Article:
Today was actually a fun day though, and many of the classes went outside to do their work because the weather was so nice.  I tried to just relax and play with the kids, but my teacher instincts soon kicked in and I found myself back to being "Canada teacher!" (캐나다 선생님 for my Korean readers.)

It was neat to finally get to see Seth ("Australia teacher!").  Seth was actually the person I had filled in for originally when I first started teaching back in March, and at the time many of the children thought I was Seth.  To see both of us together threw some of them for a real loop, and Seth had some fun by telling everyone that he was from Canada and I was from Australia.

I wasn't sure how the kids would react to seeing me again after I had already told them I was leaving, but it was business as usual.  And by business as usual I mean playing "change the colour of the crayon inside of the plastic holder and then try to get DFM to guess the colour before laughing hysterically at him."  Oh, great fun.

Of course I had to go back to Summit and say good-bye to everyone there as well.  This time I met another new friend named Kyu-rhang.  For those of you who think she looks like all of my other friends, look closer.  Kyu-rhang has black hair and brown eyes, whereas my other Korean friends have brown eyes and black hair.

I also had to say good-bye to Hyeun-A.  Lee had made her pay for my KFC meal on our first date, so this time I decided to do the Korean thing and pay for her meal.  She hates coming to Itaewon, but she made an exception tonight because I said there was a fantastic ice cream shop near my place.  Hyeun-A gave me a letter afterwards, but said it was all in Korean so I would not be able to read it unless I studied my Korean very hard when I went back to Canada.

I went to bed wishing I had another week in Korea, and wishing I had gotten a chance to say good-bye to everyone else as well.

Episode 63: In Which DFM Stares In To The Eyes Of A Giraffe And Uncovers The Secret Of The Sloth

The zoo at Seoul Grand Park is 196 000 square meters, and I saved it until the end of my journey because it is one of the experiences in Seoul I had been most highly anticipating.

Everything about the zoo at Seoul Grand Park is huge.  Before you even enter the zoo you are greeted by an enormous statue of a tiger.  Compare the size of the tiger to the gardener working in front to see what I mean.

Once inside the zoo I found a map that showed four separate paths around the zoo which would take you to all the exhibits.  I walked the length of the zoo four times to see all the animals, and it took me over 6 hours.

My favourite animals at the zoo were the giraffes.  I have not seen a giraffe before, and I was not prepared for just how tall they really are.

To get this eye-to-eye shot I was standing on what I estimate estimate was a fifteen foot platform.  Staring straight at this giraffe made me feel all tingly with excitement.

The animals were tingling with excitement too.  It must be mating season, because all the males were puffing out their chests and trying to show off for the ladies.  Unfortunately for the males, I think someone forgot to tell the females what time of year it was.  These two peacocks just could not get any peahen to notice them and I saw a male wolf get bitten for his efforts to try and seduce a female.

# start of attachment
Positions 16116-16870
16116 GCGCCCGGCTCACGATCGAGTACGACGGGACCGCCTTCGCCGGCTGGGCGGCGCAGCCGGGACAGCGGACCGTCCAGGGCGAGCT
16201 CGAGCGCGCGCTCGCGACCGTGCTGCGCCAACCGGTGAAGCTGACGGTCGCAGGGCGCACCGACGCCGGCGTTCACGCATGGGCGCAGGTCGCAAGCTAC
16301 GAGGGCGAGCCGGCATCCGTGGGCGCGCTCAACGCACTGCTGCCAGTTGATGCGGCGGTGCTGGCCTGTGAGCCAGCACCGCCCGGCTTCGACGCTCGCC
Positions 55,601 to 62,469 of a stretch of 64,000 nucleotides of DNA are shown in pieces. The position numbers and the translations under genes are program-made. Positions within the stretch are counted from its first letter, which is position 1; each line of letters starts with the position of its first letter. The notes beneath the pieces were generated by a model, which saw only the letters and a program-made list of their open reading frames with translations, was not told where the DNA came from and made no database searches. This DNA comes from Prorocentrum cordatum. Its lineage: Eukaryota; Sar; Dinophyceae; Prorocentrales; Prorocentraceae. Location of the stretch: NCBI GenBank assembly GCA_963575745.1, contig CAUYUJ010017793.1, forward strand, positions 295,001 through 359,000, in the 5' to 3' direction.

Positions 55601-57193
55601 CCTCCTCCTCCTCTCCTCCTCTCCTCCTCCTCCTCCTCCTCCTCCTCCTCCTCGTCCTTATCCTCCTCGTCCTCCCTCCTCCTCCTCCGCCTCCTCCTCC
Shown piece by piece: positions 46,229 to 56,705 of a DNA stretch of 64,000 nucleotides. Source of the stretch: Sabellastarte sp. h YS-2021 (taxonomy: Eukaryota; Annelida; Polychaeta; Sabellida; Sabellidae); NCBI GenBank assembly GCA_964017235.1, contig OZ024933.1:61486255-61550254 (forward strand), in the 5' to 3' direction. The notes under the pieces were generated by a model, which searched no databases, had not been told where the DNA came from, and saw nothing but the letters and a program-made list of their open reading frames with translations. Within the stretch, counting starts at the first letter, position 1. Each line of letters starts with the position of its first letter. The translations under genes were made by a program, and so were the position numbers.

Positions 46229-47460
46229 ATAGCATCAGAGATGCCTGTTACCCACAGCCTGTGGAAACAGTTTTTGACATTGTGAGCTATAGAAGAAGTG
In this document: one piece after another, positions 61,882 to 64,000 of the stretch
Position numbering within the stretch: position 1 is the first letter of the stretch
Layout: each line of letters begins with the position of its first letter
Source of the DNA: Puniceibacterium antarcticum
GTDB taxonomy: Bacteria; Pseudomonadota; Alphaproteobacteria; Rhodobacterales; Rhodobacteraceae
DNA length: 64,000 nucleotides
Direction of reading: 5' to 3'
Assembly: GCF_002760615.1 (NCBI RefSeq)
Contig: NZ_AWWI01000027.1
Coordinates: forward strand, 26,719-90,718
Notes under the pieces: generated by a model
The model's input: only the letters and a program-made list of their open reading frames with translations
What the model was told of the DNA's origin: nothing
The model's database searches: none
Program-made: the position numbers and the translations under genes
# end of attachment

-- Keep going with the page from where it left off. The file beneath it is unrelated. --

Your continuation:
I know what you're all thinking.  You're thinking, "wow, that looks just like the skull of a Pygmy Hippopotamus."  I have such smart readers.

How many times in your life do you get to see a Giant Galapagos Turtle?  The Galapagos Turtle is the largest living species of tortoise in the world.

I used to wonder how two-toed sloths could hang upside down all day long.  The secret is out.  It's not quite as impressive anymore though, if I say so myself.

At one point I saw a sign that read "Ant Park," but the park was closed.  Later I found this feller and I figured out why.

Canada's contribution.

Creepy-crawly things are always interesting.

How many human babies do you think this bear has eaten today?

If you got bored of looking at all the beautiful animals, you can always look at the beautiful trees in any number of fabulous rest locations around the zoo.  This pond was once part of a set for a major Korean movie a sign informed me.

I, however, did not do any sitting until the end of my day when I went to see the dolphin/seal show.  I was skeptical, but I purchased my $3.00 ticket anyways.  Instead of being disappointed though, I was blown away.  The seals could dance "the twist" and do comedy routines, and the dolphins were as smart as you'd expect them to be and could hit red balls dangling fifteen to twenty feet over the water (you can see them in the picture).  Just before I took this picture the dolphins dropped under the water and disappeared, but the woman in the water was actually surfing on the head of one of them at one point during the show.  Anyone in/near Seoul needs to check out the zoo at Seoul Grand Park even if it's only to see this show.

Thursday, May 14, 2009

Episode 62: In Which DFM Falls 25 Feet And Has A Party Thrown For Him